The Body PRO Covers: The 8th European Conference on Clinical Aspects and Treatment of HIV-Infection

October 30, 2001

  • Cardiovascular Risk Factors in HIV Patients: Association with Antiretroviral Therapy (The DAD Study) (Abstract 018)
    Authored by N. Friis-Moller, et al.

There is creeping evidence, both from large database studies and assessments of plaques in carotid intima (the lining of the arteries to the brain), that people with HIV may be at increased risk of cardiovascular disease. Several factors may play a role in this. Smoking, for instance, may be more common among HIV-positive individuals with chronic inflammatory conditions (such as chronic viral infections). People on therapy may have increased coaguability (blood that clots easier) and, of course, therapy may drive elevations in cholesterol (especially the higher-risk low density and very low density [LDL and VLDL] types) and triglycerides -- both independent risk factors for heart disease in the general population. Lipodystrophy with truncal obesity, insulin resistance and, in some patients, diabetes mellitus are additional risk factors.

One large cohort study set up to examine cardiovascular risk is called DADs. This is a multinational collaboration in Europe looking at over 20,000 persons on eleven databases. The cohort was set up two years ago and hopes to present their first event data over the next year or so. The analysis presented at ECCAT focused on known cardiovascular risk factors and their relationship with disease and treatment at cohort recruitment. Data from the first nine cohorts including 17,850 patients were presented. The characteristics of the participants included an average age of 39 years, 24% female, 22% injection drug users, 25% with AIDS and a median CD4 count of 430/mm3 and viral load <500 copies/ml (i.e., more than half the cohort were <500 copies/ml). With regard to medication use for HIV, 73% were protease-inhibitor exposed, 89% NRTI-exposed and 40% NNRTI-exposed. Twelve percent were treatment-naive, 10% treatment-experienced but off treatment, 18% on NRTIs alone, 18% on NRTI and NNRTI and 42% on NRTI and PI regimens. NRTI exposure was for a median of 3.6 years, PIs for 2.8 years and NNRTIs for 1.3 years -- consistent with evolving treatment patterns.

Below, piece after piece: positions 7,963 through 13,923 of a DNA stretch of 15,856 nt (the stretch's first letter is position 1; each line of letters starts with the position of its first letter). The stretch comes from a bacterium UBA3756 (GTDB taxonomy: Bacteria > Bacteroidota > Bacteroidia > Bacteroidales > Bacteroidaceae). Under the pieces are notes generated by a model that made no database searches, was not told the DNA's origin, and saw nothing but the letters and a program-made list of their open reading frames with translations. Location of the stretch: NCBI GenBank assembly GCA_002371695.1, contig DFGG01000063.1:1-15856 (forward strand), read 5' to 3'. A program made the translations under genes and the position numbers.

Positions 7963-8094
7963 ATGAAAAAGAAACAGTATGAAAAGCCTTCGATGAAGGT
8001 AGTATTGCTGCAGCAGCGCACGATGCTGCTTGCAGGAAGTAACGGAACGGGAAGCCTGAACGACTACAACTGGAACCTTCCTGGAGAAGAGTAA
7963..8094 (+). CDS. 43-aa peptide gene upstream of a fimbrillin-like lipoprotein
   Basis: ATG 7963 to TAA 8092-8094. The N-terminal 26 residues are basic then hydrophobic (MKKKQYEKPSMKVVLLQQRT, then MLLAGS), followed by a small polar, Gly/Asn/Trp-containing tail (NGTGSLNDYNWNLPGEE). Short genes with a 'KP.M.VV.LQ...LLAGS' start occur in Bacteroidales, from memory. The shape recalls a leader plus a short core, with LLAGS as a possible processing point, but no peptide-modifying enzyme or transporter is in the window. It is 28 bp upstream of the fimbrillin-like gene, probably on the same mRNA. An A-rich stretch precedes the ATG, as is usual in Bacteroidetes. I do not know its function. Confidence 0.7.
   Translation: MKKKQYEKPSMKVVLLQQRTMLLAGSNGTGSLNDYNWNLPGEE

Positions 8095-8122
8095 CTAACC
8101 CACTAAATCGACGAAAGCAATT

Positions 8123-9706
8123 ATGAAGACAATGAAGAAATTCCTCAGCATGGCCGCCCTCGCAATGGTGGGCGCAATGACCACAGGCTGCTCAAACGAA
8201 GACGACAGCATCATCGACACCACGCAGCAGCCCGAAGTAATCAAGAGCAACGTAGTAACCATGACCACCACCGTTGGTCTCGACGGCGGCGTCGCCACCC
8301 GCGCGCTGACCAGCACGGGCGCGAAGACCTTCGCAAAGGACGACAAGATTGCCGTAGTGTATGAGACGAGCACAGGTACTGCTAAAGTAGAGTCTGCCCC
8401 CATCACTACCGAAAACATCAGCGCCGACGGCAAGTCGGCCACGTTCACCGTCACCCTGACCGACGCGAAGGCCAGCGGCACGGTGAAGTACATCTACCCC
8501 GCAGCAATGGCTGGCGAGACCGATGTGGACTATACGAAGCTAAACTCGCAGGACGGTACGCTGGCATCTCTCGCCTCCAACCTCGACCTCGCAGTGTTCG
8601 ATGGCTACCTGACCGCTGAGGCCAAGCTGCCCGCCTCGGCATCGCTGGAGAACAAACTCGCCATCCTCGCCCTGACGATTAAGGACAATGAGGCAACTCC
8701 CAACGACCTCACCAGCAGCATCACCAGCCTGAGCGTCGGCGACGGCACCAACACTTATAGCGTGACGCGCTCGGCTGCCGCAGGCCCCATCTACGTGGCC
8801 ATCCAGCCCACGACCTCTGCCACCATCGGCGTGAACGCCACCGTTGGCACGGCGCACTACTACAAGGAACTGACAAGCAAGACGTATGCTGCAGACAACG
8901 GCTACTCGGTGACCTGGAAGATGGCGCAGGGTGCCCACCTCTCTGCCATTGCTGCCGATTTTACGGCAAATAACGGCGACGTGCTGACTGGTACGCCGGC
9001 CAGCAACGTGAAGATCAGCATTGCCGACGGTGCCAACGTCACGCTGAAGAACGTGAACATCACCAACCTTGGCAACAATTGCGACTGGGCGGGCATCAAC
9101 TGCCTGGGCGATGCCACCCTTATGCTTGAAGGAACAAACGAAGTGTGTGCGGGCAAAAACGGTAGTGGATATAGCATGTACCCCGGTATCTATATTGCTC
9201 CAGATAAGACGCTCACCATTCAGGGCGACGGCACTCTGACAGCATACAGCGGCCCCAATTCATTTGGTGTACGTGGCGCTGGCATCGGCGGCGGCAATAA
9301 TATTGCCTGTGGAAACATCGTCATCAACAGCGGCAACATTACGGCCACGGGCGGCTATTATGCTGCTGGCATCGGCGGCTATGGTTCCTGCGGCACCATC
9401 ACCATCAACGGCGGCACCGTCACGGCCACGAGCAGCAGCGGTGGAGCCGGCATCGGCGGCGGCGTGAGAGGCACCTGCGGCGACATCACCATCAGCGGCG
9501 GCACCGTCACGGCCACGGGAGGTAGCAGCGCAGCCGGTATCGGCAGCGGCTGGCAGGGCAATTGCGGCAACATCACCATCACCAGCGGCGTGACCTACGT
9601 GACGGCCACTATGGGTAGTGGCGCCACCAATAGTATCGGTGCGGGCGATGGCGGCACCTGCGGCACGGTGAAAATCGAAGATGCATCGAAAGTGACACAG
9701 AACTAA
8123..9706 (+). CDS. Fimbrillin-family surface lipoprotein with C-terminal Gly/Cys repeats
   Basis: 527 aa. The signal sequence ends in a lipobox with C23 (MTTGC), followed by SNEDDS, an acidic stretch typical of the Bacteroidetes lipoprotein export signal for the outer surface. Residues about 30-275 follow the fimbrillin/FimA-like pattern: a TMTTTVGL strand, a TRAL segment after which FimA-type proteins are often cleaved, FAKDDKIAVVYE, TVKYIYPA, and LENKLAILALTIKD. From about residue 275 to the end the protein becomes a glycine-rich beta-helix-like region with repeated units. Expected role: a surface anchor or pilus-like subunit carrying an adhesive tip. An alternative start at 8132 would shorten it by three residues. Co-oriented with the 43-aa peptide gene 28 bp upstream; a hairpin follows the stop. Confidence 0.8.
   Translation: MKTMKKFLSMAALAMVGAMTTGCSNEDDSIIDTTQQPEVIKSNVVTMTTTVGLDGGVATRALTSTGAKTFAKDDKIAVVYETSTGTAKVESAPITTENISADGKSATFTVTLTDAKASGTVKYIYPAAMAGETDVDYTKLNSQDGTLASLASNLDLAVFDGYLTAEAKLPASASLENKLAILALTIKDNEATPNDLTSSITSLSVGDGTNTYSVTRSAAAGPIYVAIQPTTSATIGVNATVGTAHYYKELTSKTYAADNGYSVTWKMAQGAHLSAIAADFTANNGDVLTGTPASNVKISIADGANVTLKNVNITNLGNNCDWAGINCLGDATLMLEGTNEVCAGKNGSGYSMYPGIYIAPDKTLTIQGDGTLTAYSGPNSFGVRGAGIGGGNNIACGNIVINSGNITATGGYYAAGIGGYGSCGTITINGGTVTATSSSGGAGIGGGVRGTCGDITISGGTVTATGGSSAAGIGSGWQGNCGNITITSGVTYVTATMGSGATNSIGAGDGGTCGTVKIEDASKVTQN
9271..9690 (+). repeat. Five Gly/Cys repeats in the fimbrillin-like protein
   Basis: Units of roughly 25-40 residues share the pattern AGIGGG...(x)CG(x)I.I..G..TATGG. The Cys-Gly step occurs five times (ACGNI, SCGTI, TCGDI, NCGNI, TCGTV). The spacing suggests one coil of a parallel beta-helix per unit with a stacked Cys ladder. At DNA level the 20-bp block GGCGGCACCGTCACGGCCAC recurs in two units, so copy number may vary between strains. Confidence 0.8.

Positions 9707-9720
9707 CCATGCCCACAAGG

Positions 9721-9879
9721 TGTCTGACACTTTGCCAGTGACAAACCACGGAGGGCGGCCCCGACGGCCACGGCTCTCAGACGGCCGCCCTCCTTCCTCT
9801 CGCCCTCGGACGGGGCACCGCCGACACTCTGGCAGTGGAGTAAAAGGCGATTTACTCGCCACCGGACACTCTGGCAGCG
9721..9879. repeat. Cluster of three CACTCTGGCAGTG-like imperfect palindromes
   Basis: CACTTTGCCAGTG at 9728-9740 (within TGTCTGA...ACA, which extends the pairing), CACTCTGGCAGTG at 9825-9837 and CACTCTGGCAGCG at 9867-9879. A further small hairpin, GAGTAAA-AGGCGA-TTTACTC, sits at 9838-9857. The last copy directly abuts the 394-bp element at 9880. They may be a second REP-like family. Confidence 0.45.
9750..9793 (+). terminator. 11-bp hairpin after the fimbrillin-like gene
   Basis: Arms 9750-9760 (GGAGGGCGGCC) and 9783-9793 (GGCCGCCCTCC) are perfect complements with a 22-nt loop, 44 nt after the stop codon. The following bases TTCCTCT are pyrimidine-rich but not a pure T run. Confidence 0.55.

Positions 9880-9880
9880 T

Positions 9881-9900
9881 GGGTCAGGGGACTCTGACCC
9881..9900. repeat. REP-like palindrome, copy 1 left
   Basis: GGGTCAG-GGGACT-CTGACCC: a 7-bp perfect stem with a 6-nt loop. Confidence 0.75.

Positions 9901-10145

Risk factors for cardiovascular disease under evaluation include cholesterol >6.2 mmol/l (~220mg/dl), triglycerides >2.3mmol (~200mg/dl), obesity (body mass index >30), smoking, hypertension, diabetes and both past and family history of cardiovascular disease. Extraordinarily, 52% of the cohort were smokers, with high cholesterol in 22%, high triglycerides in 33%, hypertension in 8%, obesity in 4% and diabetes in 3%.

Analysis by antiretroviral use indicated a rising risk for high cholesterol. Treatment-naive and off-therapy patients had the lowest risk of developing high cholesterol. Patients on NNRTIs had a 22% risk. Patients on PIs had a 25% risk. Those taking both a PI and NNRTI with NRTIs had the greatest risk of developing high cholesterol at 44%. Differences in risk between naive and treated patients were significant in a multivariate model, with relative risk lowest for those on a regimen of NRTIs alone via NNRTI and highest for those on triple-class therapy and with those on PIs somewhere in between. Analysis by drugs to look at boosted versus unboosted PI and between NNRTIs are underway.

Disease factors also played a role. In the past it was recognized that individuals with more advanced HIV disease had low cholesterol (especially the "good" HDL) and (especially if wasted) high triglycerides. In the DADs cohort, with every two-fold lower CD4 cell count, and every log10 higher viral load, the chance of having a high cholesterol fell. That is to say, more advanced CD4 decline and higher viral load reduced the risk of a high triglyceride. These findings were independent of treatment effects; both treatment and disease markers contributed to risk. It now remains to be seen if these markers are harbingers of a future epidemic of heart disease, a small change in risk, or of no clinical relevance to persons with HIV.

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